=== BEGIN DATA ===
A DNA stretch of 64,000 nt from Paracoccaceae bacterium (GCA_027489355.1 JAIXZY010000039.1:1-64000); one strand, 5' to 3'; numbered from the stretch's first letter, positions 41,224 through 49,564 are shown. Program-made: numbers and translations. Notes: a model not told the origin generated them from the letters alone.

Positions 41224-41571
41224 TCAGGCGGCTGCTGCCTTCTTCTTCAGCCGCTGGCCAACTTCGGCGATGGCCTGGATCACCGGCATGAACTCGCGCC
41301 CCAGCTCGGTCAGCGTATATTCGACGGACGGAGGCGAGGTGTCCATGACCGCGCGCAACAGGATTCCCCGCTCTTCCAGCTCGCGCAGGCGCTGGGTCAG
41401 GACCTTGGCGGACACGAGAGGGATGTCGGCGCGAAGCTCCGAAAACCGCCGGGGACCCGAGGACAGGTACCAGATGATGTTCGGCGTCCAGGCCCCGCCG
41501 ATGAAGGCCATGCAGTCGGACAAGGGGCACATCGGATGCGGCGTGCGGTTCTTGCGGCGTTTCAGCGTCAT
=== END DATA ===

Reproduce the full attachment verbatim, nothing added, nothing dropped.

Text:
A DNA stretch of 64,000 nt from Paracoccaceae bacterium (GCA_027489355.1 JAIXZY010000039.1:1-64000); one strand, 5' to 3'; numbered from the stretch's first letter, positions 41,224 through 49,564 are shown. Program-made: numbers and translations. Notes: a model not told the origin generated them from the letters alone.

Positions 41224-41571
41224 TCAGGCGGCTGCTGCCTTCTTCTTCAGCCGCTGGCCAACTTCGGCGATGGCCTGGATCACCGGCATGAACTCGCGCC
41301 CCAGCTCGGTCAGCGTATATTCGACGGACGGAGGCGAGGTGTCCATGACCGCGCGCAACAGGATTCCCCGCTCTTCCAGCTCGCGCAGGCGCTGGGTCAG
41401 GACCTTGGCGGACACGAGAGGGATGTCGGCGCGAAGCTCCGAAAACCGCCGGGGACCCGAGGACAGGTACCAGATGATGTTCGGCGTCCAGGCCCCGCCG
41501 ATGAAGGCCATGCAGTCGGACAAGGGGCACATCGGATGCGGCGTGCGGTTCTTGCGGCGTTTCAGCGTCAT